In accordance with the present invention there is provided a method for reclaiming tungsten from heavy metal alloys comprising treating the heavy metal alloy with molten zinc for a sufficient period of time and a sufficient temperature to form a resulting alloy containing zinc and separating the zinc from the alloys.

It has been found that tungsten may be recovered from the heavy metal alloy rapidly and economically by treating the heavy metal alloy with molten zinc, followed by distillation of the zinc from the mixture at an elevated temperature under reduced pressure. The treatment with molten zinc results in the formation of a molten alloy with the cementing agent or matrix material and frees the tungsten from the heavy metal alloy article. When the zinc is removed from the mixture by distillation, the resulting product consists of a mixture of tungsten and matrix material in powder form. The mixture is readily ground to a powder of particle size similar to the original material and may be further reused in the preparation of heavy metal alloys. The zinc vapors are recovered by condensation and may subsequently be reused for treating additional heavy metal alloy. The apparatus employed is as described in U.S. Pat. No. 3,595,484 which is a conventional distillation apparatus which may be modified for large scale industrial application as described in the patent.

The weight ratio of zinc used in the process is from about 30:1 to 10:1 with range of about 20:1 to 15:1 being preferred. The temperature employed in the treatment with molten zinc is preferably from about 750 to 850 C. with a temperature of about 800 C. usually being optimum. The reaction proceeds at a rapid rate and is dependent on the size and shape of scrap objects.

It is also contemplated that the tungsten may be recovered after forming the alloy with zinc by contacting the alloy with an aqueous acid so as to leach the matrix material and zinc from the alloy so as to leave tungsten material.

The following examples are intended to more fully illustrate the present invention.

EXAMPLE 1

A heavy metal having the composition of about 90 percent tungsten, 6 percent nickel and 4 percent copper is mixed in a silica crux with 97.8 grams of zinc pellets. The crux or container is placed in an electric furnace which has been preheated to a temperature 550 C. The container is covered and heated in the furnace approximately 45 minutes after which the heavy metal has completely dissolved. After cooling the container a zinc alloy is present in the container. Reagent grade hydrochloric acid is added to the zinc alloy until the zinc was dissolved. A black powder residue is present after dissolving the zinc, the residue was identified by x-ray diffraction as tungsten. The hydrochloric acid contained copper and nickel.

EXAMPLE 2

About 50 grams of a heavy metal and 100 grams of zinc pellets were mixed in the silica container and covered and heated for one hour at a temperature of 550 C. at which time the heavy metal has dissolved in the zinc. After cooling, the zinc alloy with heavy metal was transferred to a vacuum furnace and the zinc distilled at approximately 800 C. After approximately five hours a black powder remained in the furnace which was identified by x-ray analysis as tungsten, copper and nickel. Because of some oxidation the powder was reduced under a hydrogen reducing atmosphere at about 400 C. Chemical analysis indicated that the powder would be suitable for reuse.

Patent Citations
Cited PatentFiling datePublication dateApplicantTitle
US2407752 *Sep 5, 1945Sep 17, 1946Powderloys LtdProcess of separating hard constituents from sintered hard metals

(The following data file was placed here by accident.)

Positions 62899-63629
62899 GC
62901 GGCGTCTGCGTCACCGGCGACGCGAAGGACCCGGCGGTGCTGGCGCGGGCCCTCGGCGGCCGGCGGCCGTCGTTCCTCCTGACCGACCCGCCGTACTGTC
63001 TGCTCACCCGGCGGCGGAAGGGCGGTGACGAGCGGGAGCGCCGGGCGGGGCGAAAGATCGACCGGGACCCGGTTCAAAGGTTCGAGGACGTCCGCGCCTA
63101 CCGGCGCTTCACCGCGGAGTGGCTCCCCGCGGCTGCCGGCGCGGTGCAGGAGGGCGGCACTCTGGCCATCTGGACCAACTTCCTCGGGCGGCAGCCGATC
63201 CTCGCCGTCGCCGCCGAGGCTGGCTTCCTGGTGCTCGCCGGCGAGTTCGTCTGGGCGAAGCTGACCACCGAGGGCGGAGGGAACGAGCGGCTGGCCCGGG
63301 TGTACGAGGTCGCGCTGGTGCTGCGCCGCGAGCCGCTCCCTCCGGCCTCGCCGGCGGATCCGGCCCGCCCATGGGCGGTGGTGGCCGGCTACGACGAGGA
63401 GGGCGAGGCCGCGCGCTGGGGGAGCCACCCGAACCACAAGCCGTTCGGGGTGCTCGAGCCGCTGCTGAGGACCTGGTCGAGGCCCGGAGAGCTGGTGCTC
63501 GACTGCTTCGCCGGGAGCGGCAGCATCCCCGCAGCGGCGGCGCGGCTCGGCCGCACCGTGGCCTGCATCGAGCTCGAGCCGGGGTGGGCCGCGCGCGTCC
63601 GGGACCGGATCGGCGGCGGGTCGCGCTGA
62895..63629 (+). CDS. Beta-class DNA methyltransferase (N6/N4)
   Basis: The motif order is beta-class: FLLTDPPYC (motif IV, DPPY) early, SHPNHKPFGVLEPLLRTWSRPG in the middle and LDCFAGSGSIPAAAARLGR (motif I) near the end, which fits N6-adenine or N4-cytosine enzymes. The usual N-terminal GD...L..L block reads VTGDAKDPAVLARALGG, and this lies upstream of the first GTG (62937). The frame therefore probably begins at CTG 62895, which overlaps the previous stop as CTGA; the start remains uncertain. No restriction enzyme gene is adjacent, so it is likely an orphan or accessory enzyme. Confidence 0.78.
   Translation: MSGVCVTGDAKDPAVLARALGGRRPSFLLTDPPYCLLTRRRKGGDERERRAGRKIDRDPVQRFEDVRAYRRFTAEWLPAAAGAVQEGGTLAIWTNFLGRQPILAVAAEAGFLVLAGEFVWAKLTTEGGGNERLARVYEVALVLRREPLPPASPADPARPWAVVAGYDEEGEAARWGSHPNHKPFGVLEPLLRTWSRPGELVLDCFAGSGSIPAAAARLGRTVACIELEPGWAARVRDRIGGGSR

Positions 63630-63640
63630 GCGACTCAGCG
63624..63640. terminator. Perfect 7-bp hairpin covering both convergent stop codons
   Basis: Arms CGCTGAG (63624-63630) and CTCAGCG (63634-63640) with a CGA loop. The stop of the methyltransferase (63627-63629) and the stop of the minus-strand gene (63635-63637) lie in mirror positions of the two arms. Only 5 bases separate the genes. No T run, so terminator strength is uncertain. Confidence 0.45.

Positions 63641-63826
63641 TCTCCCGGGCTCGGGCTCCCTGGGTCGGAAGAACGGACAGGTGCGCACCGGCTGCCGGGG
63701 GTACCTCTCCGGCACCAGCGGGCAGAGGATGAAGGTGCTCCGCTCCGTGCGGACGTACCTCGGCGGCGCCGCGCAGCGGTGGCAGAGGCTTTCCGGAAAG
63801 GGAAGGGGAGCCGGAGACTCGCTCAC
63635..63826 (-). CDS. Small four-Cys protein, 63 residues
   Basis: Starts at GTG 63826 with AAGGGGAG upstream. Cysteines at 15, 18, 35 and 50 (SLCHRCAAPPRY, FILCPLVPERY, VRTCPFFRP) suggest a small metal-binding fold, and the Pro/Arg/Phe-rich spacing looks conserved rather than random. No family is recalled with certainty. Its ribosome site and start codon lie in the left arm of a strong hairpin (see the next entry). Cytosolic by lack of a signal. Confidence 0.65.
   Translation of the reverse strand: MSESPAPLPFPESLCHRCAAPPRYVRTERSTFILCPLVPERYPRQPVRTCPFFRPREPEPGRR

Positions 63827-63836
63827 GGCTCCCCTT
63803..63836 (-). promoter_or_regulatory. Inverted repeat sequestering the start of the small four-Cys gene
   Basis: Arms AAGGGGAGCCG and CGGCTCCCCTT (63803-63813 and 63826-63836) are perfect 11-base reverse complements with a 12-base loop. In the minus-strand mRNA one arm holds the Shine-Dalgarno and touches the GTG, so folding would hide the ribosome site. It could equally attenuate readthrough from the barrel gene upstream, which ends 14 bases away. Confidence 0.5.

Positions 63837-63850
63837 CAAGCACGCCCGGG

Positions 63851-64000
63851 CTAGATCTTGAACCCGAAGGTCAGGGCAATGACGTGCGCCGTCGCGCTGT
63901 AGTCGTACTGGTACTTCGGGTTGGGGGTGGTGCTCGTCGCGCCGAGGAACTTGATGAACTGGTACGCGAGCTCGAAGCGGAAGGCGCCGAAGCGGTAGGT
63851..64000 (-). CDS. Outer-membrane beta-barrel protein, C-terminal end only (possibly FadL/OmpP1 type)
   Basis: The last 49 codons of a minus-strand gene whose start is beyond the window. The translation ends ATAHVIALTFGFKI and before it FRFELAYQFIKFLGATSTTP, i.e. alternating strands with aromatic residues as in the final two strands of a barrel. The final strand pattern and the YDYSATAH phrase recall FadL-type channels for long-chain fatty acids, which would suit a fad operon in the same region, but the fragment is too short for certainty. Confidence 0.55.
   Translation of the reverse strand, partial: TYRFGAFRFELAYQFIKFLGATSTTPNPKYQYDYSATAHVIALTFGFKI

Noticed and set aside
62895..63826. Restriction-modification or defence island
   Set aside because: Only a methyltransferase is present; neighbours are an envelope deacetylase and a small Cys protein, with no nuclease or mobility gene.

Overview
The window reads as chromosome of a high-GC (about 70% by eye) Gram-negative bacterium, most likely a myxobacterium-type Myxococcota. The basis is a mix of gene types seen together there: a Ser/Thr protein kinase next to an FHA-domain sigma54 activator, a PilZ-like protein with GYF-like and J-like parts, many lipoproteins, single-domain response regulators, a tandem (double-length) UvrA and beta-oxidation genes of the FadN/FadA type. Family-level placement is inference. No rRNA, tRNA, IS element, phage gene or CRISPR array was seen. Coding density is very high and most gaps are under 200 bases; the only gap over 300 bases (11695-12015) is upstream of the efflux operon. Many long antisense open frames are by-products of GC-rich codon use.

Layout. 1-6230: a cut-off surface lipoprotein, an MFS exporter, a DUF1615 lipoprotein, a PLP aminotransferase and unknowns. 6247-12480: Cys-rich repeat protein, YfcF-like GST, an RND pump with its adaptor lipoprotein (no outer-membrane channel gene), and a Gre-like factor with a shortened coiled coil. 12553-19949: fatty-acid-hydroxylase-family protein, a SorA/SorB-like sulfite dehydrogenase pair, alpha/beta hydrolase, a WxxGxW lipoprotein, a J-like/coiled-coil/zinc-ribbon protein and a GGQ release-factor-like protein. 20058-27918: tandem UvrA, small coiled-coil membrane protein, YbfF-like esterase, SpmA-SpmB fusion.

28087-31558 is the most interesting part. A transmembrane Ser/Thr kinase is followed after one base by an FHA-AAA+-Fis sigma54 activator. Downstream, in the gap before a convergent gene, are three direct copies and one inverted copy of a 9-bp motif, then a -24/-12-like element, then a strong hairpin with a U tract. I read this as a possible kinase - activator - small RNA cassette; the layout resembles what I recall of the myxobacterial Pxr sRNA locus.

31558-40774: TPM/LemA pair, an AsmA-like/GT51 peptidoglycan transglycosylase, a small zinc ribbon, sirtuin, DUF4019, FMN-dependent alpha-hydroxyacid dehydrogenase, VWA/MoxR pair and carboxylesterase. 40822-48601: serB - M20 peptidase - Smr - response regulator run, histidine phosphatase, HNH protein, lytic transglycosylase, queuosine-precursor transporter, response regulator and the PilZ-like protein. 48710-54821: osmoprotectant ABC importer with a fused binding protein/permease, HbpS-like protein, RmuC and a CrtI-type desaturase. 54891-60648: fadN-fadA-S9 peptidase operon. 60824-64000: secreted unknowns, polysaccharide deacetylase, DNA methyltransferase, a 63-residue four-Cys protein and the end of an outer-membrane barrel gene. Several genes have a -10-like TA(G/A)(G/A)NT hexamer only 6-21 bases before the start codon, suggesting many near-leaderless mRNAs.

US3767381 *Jul 28, 1971Oct 23, 1973Alco Standard CorpFurnace and method of using the same for reclaiming metal
US4138249 *May 26, 1978Feb 6, 1979Cabot CorporationProcess for recovering valuable metals from superalloy scrap
Referenced by
Citing PatentFiling datePublication dateApplicantTitle
US6248150Jul 20, 1999Jun 19, 2001Darryl Dean AmickMethod for manufacturing tungsten-based materials and articles by mechanical alloying
US6270549Sep 4, 1998Aug 7, 2001Darryl Dean AmickDuctile, high-density, non-toxic shot and other articles and method for producing same
US6447715Jan 14, 2000Sep 10, 2002Darryl D. AmickMethods for producing medium-density articles from high-density tungsten alloys
US6527824Jun 18, 2001Mar 4, 2003Darryl D. AmickMethod for manufacturing tungsten-based materials and articles by mechanical alloying
US6527880Aug 6, 2001Mar 4, 2003Darryl D. AmickDuctile medium-and high-density, non-toxic shot and other articles and method for producing the same
US6749802Jan 30, 2002Jun 15, 2004Darryl D. AmickPressing process for tungsten articles
US6823798Oct 17, 2003Nov 30, 2004Darryl D. AmickTungsten-containing articles and methods for forming the same
US6884276Sep 9, 2002Apr 26, 2005Darryl D. AmickMethods for producing medium-density articles from high-density tungsten alloys
US6890480Feb 3, 2003May 10, 2005Darryl D. AmickDuctile medium- and high-density, non-toxic shot and other articles and method for producing the same
US7000547Oct 29, 2003Feb 21, 2006Amick Darryl DTungsten-containing firearm slug
US7059233Oct 31, 2003Jun 13, 2006Amick Darryl DTungsten-containing articles and methods for forming the same
US7217389Jan 7, 2002May 15, 2007Amick Darryl DTungsten-containing articles and methods for forming the same
US7267794May 28, 2004Sep 11, 2007Amick Darryl DDuctile medium-and high-density, non-toxic shot and other articles and method for producing the same
US7329382Apr 25, 2005Feb 12, 2008Amick Darryl DMethods for producing medium-density articles from high-density tungsten alloys
US7383776Apr 9, 2004Jun 10, 2008Amick Darryl DSystem and method for processing ferrotungsten and other tungsten alloys, articles formed therefrom and methods for detecting the same
US7399334May 10, 2005Jul 15, 2008Spherical Precision, Inc.High density nontoxic projectiles and other articles, and methods for making the same
US7422720May 10, 2005Sep 9, 2008Spherical Precision, Inc.High density nontoxic projectiles and other articles, and methods for making the same
US7640861May 6, 2005Jan 5, 2010Amick Darryl DDuctile medium- and high-density, non-toxic shot and other articles and method for producing the same
US8122832May 11, 2007Feb 28, 2012Spherical Precision, Inc.Projectiles for shotgun shells and the like, and methods of manufacturing the same
Classifications
U.S. Classification75/363, 75/364
International ClassificationC22B34/36
Cooperative ClassificationC22B34/36
European ClassificationC22B34/36